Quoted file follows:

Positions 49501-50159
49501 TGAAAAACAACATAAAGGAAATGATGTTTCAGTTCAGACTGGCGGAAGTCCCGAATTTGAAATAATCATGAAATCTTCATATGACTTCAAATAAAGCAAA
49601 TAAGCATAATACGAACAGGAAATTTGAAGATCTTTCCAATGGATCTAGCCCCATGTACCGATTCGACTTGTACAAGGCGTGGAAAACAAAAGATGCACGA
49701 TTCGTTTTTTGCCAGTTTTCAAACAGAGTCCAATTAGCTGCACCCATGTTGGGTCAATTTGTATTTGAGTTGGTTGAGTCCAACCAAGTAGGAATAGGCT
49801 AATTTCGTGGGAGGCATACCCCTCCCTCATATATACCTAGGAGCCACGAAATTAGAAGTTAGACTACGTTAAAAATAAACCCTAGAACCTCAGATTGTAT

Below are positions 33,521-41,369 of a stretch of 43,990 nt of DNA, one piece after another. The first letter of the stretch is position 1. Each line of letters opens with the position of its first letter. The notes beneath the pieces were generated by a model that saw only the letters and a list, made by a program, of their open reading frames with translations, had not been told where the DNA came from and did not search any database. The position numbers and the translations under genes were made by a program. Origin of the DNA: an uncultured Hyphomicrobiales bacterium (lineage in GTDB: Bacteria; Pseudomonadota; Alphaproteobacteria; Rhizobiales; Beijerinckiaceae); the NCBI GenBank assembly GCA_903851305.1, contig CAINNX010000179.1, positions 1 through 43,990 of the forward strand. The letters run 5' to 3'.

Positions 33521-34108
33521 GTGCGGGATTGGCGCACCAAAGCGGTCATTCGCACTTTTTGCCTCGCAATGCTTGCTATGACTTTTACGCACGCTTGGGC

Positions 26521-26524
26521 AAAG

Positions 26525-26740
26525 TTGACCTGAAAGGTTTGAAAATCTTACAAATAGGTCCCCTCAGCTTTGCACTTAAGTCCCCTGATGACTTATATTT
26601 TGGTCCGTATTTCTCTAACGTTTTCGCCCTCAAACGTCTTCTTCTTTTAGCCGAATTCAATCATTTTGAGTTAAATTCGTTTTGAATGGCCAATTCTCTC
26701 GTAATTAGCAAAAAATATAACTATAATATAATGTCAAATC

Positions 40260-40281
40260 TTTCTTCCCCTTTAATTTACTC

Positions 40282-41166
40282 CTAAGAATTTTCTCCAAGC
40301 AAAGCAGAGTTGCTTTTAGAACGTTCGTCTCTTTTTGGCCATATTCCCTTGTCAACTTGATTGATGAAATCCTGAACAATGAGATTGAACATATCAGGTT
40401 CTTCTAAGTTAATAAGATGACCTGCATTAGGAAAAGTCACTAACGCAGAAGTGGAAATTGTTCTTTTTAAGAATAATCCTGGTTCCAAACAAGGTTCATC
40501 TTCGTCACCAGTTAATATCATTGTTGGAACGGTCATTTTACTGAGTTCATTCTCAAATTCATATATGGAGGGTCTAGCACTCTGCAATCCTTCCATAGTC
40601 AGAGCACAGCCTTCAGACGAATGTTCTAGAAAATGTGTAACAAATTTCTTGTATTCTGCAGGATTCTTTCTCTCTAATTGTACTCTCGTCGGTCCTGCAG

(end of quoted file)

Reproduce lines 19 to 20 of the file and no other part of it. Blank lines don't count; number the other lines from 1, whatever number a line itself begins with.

40301 AAAGCAGAGTTGCTTTTAGAACGTTCGTCTCTTTTTGGCCATATTCCCTTGTCAACTTGATTGATGAAATCCTGAACAATGAGATTGAACATATCAGGTT
40401 CTTCTAAGTTAATAAGATGACCTGCATTAGGAAAAGTCACTAACGCAGAAGTGGAAATTGTTCTTTTTAAGAATAATCCTGGTTCCAAACAAGGTTCATC